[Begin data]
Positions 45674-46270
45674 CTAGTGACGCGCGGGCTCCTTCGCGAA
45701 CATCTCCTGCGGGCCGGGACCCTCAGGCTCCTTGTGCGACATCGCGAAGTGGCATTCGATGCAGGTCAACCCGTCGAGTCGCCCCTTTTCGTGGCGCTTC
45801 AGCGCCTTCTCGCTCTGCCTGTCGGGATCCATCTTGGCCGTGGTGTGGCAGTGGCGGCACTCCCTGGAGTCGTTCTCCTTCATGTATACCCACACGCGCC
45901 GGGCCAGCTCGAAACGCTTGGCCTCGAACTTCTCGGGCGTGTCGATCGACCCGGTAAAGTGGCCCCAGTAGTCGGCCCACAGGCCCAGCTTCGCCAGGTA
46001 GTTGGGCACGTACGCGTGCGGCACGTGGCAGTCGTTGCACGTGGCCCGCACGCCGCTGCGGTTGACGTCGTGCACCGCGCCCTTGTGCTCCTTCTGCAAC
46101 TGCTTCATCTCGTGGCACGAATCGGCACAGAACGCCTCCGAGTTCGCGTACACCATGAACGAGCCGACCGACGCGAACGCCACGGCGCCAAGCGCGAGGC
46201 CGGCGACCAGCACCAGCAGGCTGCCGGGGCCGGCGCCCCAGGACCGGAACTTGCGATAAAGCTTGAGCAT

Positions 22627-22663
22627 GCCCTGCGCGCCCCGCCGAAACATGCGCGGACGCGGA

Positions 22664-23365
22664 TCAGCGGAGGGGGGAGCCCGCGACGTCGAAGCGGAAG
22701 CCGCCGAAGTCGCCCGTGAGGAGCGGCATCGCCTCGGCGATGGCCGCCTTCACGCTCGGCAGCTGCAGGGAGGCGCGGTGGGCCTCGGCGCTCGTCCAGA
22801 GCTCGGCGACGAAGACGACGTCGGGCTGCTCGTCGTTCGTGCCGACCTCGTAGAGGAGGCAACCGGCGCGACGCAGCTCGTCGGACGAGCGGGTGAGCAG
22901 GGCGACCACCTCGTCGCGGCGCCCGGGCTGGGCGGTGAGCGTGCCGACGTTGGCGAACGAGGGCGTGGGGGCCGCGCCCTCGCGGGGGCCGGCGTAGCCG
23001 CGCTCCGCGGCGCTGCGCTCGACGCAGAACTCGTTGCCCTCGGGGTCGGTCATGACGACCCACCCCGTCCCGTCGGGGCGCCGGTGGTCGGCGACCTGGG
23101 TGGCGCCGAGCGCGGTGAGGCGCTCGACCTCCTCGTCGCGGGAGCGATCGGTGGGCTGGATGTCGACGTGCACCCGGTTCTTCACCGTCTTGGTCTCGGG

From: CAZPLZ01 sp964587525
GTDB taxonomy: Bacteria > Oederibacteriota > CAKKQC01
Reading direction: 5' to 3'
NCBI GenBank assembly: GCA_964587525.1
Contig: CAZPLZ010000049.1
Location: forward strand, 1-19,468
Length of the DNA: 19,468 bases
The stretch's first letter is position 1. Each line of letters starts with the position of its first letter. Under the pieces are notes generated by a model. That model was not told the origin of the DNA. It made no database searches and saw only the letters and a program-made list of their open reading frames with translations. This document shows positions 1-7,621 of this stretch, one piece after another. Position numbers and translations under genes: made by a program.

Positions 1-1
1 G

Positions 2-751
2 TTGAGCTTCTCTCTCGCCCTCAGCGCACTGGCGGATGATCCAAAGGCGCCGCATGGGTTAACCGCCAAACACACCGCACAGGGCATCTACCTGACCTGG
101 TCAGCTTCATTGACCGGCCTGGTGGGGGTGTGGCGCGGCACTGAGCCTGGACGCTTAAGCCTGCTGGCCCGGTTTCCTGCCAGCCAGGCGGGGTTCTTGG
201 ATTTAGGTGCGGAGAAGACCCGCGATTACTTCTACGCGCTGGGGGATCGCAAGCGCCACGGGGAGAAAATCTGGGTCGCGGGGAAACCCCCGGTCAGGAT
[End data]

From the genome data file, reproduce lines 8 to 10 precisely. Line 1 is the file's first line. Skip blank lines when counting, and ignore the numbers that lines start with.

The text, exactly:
46201 CGGCGACCAGCACCAGCAGGCTGCCGGGGCCGGCGCCCCAGGACCGGAACTTGCGATAAAGCTTGAGCAT

Positions 22627-22663
22627 GCCCTGCGCGCCCCGCCGAAACATGCGCGGACGCGGA